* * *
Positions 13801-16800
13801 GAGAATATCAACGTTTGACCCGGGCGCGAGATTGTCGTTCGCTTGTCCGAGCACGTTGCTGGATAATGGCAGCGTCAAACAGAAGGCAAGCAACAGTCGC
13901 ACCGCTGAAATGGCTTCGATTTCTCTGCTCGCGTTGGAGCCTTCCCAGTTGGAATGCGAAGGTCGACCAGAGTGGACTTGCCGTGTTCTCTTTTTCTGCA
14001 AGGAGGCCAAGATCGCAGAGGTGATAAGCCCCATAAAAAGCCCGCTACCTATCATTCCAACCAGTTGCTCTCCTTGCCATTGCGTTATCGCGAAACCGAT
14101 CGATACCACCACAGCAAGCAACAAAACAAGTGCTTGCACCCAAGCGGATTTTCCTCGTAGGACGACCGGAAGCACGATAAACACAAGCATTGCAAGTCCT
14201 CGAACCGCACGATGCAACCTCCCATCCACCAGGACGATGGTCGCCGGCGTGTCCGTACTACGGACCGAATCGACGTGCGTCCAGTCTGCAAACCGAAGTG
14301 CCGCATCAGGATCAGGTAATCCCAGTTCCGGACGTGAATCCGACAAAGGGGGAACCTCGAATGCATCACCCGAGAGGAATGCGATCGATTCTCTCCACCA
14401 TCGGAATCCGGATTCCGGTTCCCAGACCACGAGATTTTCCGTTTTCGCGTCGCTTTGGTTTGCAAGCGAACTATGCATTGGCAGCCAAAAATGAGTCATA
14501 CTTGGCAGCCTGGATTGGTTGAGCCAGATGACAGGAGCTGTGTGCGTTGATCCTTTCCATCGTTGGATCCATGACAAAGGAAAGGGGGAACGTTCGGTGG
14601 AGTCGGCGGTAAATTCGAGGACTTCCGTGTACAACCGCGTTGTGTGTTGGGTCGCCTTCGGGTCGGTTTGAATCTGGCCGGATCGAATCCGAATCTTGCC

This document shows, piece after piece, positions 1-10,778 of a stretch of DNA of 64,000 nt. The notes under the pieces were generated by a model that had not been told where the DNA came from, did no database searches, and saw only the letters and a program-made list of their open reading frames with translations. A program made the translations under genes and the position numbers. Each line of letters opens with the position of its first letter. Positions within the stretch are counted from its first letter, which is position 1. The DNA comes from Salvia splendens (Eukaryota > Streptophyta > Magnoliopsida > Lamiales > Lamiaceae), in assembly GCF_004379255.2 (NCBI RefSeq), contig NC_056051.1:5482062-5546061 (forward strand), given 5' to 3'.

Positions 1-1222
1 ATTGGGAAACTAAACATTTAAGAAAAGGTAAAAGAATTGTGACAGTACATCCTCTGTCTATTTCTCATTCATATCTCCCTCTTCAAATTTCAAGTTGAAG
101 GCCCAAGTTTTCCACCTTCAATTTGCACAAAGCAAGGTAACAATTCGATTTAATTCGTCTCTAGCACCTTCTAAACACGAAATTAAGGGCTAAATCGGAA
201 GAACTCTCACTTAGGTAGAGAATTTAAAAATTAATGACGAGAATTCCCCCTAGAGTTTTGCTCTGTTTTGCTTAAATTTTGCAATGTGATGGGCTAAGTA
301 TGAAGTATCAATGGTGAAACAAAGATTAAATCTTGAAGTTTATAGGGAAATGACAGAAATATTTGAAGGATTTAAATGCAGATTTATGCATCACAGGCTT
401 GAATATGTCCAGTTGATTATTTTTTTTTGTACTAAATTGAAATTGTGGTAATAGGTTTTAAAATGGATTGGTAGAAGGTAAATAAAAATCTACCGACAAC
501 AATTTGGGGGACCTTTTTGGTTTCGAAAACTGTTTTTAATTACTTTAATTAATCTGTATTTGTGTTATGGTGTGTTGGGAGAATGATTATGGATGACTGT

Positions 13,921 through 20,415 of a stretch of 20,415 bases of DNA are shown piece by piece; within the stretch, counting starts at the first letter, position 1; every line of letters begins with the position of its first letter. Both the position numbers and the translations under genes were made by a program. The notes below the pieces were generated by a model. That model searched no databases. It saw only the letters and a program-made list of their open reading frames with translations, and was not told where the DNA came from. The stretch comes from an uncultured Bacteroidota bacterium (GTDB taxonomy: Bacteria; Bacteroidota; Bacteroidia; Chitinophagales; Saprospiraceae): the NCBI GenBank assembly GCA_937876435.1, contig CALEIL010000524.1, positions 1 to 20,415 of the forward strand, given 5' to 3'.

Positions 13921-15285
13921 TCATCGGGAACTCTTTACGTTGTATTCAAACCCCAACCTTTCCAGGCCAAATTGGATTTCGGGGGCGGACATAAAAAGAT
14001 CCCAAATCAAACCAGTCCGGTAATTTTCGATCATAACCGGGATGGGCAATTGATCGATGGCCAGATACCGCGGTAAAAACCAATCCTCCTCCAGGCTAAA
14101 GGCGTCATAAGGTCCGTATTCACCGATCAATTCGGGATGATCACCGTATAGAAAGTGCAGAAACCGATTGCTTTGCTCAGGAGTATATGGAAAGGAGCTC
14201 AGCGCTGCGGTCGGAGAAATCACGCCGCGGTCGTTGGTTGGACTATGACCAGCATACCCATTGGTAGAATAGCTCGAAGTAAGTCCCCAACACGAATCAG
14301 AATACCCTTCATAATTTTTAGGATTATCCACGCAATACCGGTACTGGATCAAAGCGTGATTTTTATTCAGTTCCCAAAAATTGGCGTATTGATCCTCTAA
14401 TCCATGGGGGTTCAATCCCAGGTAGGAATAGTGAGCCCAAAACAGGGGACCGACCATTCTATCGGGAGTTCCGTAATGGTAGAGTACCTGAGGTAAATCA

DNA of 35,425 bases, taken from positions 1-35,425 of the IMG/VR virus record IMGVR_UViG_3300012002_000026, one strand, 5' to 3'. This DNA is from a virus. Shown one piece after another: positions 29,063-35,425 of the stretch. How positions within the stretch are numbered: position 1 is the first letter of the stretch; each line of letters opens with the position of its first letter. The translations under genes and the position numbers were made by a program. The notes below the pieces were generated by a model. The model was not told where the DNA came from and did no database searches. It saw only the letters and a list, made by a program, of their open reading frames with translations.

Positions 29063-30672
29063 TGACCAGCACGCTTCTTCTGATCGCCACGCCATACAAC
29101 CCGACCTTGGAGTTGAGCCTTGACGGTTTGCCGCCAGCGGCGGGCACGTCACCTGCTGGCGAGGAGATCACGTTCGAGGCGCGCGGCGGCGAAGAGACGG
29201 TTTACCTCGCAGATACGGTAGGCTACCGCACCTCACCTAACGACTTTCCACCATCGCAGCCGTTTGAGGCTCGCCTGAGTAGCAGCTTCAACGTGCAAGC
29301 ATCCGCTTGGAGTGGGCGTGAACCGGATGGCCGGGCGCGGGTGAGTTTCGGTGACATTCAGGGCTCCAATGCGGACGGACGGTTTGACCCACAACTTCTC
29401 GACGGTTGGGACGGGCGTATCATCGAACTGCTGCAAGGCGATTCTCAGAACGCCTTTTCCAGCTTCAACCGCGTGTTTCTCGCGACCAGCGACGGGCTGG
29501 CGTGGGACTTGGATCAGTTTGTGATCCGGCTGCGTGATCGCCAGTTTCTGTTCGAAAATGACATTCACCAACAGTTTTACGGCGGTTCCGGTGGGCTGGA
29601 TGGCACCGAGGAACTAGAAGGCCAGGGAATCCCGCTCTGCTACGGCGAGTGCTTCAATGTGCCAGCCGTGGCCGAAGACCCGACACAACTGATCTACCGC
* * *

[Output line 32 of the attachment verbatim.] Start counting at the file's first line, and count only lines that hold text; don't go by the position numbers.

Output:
29301 ATCCGCTTGGAGTGGGCGTGAACCGGATGGCCGGGCGCGGGTGAGTTTCGGTGACATTCAGGGCTCCAATGCGGACGGACGGTTTGACCCACAACTTCTC